But by the end of 1929, peasants were being forced to join the collectives, many of which had not yet been supplied with either horses or farm machinery. This led to resistance on their part, the slaughter of livestock and destruction of farm equipment, with many peasants abandoning the collectives. Another famine followed in the countryside in 1932-33.
Women and gay rights set back
Other setbacks occurred in this period. Legal breakthroughs won soon after the revolution regarding the rights of women and gay men were partially rolled back.
The Soviet Union had been the first country in the world to remove restrictions on divorce and abortion, as well as same-sex love. But Soviet law was changed in 1936 and again in 1944 to put restrictions on divorce in order to “strengthen the family.” A decree of July 8, 1944, also imposed a fee of at least 100 rubles to obtain a divorce. While the rationale given was concern over the fate of children, the result was to put wives more firmly under the control of their husbands.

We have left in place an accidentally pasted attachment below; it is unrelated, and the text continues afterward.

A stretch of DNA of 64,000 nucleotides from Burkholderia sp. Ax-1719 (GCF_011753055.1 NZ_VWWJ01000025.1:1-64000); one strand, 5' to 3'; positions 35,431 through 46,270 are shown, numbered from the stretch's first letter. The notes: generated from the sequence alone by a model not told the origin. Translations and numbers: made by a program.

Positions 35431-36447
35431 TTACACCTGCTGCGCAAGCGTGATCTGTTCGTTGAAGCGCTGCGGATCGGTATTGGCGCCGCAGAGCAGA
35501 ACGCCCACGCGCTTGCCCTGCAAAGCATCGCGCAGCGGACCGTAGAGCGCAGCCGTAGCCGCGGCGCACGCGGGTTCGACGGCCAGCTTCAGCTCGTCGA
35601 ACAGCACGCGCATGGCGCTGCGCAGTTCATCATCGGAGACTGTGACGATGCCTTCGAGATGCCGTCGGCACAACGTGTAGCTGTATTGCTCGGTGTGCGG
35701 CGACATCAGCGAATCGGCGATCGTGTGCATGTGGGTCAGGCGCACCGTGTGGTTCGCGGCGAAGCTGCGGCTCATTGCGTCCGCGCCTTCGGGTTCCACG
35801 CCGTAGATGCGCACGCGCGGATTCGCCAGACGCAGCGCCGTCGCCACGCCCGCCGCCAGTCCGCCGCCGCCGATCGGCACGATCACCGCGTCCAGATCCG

In 1936, abortions, which had been made free on demand in 1920, were banned except in cases involving danger to the mother’s health. It became a crime for anyone to provide an abortion other than authorized doctors.
All restrictions on same-sex love had been removed just months after the 1917 revolution. But on March 7, 1934, a decree was issued criminalizing same-sex love between men and setting a punishment of up to five years of hard labor in prison.
Of course, we cannot forget that in even the most advanced capitalist countries, similar and often much more repressive laws were the norm at that time. Where they have been changed since then, it is because of the strength of the women’s and LGBTQ movements and not the enlightened goodwill of the capitalist ruling class.
Soviet Union survived and inspired